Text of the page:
The 1-year follow-up results showed that the cognitive score of the ablation group was significantly higher than that of the drug treatment group, and the risk of dementia was relatively lower. The comparison of the Montreal Cognitive Assessment Scale scores of the two groups of patients at baseline, 3 months, and 1 year after surgery is as follows:

 

4. New research: ablation of atrial fibrillation is associated with reduced risk of dementia

In view of the differences in the conclusions of the above new and old studies, Daehoon Kim, a cardiologist at the Yonsei University School of Medicine in South Korea, compared various pathogenic factors of dementia in patients with atrial fibrillation in the catheter ablation and drug treatment groups, and published the relevant results in the European Heart Journal” magazine.

The researchers used the National Health Insurance Agency (NHIS) database of South Korea, and through various screenings, finally selected 9119 patients with atrial fibrillation undergoing ablation and 17,978 patients with medication-treated atrial fibrillation from 2005 to 2015 for comparative analysis. The risk time was calculated from the patient after ablation or other treatments such as the first receiving of drugs, and propensity score matching was used to correct the imbalance of baseline data between groups.

During a median follow-up of 52 months, 164 cases of dementia occurred in the ablation group and 308 cases in the non-ablation treatment (including drug treatment) group. The incidence of dementia in the two groups was 6.1% and 9.1%, respectively. Compared with patients in the non-ablation treatment group, patients in the catheter ablation group had a lower risk of dementia (HR 0.73, 95% CI 0.58–0.93), and the risk of dementia subtypes Alzheimer’s disease and vascular dementia were significantly lower . After excluding patients with stroke, the correlation between ablation and the risk of dementia still exists (HR 0.76, 95% CI 0.61-0.95), and there is no significant difference in Alzheimer’s disease.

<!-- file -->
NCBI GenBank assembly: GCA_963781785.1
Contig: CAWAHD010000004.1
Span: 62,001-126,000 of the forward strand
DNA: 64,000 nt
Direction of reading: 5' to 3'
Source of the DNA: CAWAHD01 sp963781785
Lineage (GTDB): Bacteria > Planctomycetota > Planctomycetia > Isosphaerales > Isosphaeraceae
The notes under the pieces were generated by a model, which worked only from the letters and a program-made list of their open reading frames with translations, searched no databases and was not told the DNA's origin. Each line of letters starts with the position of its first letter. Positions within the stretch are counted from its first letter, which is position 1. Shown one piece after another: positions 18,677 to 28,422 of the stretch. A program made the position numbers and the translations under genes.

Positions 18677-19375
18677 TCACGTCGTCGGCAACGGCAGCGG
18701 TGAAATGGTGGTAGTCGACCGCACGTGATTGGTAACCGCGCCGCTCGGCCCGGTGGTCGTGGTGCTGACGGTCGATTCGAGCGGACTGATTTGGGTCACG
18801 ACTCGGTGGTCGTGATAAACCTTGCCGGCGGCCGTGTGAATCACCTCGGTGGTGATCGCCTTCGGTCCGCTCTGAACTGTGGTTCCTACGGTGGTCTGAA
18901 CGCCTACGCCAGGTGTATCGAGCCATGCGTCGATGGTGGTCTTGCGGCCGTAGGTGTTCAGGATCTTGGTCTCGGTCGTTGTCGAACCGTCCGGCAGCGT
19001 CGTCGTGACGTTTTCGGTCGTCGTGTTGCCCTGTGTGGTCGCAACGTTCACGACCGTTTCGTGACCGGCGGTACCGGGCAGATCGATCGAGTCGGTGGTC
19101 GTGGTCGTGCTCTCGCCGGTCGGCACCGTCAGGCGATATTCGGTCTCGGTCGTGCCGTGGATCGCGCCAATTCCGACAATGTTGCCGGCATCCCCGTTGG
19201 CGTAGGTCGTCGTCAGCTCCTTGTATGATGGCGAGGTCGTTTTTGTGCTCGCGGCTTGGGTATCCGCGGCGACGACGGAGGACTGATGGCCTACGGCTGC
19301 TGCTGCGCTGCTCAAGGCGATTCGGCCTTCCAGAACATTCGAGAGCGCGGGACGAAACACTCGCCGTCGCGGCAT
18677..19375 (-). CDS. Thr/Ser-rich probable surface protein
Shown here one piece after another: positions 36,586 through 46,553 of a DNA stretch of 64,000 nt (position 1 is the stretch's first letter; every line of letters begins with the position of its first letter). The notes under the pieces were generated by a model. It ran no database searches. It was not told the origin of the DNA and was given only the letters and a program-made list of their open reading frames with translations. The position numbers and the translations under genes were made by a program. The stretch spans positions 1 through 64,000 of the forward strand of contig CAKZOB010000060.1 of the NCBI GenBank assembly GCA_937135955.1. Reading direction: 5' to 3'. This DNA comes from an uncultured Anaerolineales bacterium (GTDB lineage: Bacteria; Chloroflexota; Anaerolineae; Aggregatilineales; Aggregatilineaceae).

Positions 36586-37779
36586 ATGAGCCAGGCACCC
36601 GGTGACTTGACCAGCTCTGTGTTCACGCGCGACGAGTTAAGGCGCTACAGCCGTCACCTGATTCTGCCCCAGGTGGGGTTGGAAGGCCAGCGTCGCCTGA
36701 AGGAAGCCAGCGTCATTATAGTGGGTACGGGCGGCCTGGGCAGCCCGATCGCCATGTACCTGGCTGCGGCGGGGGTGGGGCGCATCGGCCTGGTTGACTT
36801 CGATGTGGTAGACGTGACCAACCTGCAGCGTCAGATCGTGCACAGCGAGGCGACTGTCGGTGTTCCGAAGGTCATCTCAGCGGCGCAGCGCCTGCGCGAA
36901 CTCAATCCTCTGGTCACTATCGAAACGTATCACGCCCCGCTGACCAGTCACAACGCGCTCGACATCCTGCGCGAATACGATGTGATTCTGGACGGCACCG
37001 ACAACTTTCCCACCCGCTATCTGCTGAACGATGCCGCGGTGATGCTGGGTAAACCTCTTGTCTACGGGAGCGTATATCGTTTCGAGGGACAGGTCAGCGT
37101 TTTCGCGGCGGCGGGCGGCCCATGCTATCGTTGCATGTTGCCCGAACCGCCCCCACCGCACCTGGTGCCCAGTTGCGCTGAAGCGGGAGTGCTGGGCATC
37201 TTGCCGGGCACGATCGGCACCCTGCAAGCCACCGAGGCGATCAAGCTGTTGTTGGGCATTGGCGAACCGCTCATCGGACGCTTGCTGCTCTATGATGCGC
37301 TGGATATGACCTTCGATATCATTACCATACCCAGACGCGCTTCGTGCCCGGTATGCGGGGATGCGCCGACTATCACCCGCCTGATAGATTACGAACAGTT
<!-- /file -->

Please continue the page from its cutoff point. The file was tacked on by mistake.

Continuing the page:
When only comparing the ablation group and the antiarrhythmic drug (AAD) group, the risk of dementia and vascular dementia in the ablation group was significantly lower (P<0.05), and there was no significant difference in Alzheimer’s disease. After excluding stroke patients, there was no significant difference between the two groups in the incidence of dementia and dementia subtypes. See the figure below for details:

When only comparing the ablation group and the rate-control drug group, the risk of dementia and vascular dementia in the ablation group were significantly lower (P<0.05), and there was no significant difference in Alzheimer’s disease. After excluding stroke patients, there was no significant difference between the two groups in the incidence of dementia and dementia subtypes. Similar to the results of the antiarrhythmic drug (AAD) group.

Further analysis shows that when the ablation is successful, the difference between the ablation group and the drug treatment group is more obvious, while in the case of the first ablation failure, there is no significant difference.

 

5. Editorial comments

Professor A. John Camm of the University of London published an editorial comment in the European Heart Journal, arguing that the above-mentioned study by Daehoon Kim et al. in South Korea provided a basis for the relationship between atrial fibrillation and dementia and ablation treatment of atrial fibrillation and dementia. Correlation provides more evidence.

However, a large number of existing studies are mostly observational studies or retrospective analysis, and there are also many uncertain confounding factors. In the future, it is necessary to conduct more randomized controlled clinical trials to provide more sufficient verification evidence.

 

(source:chinanet, reference only)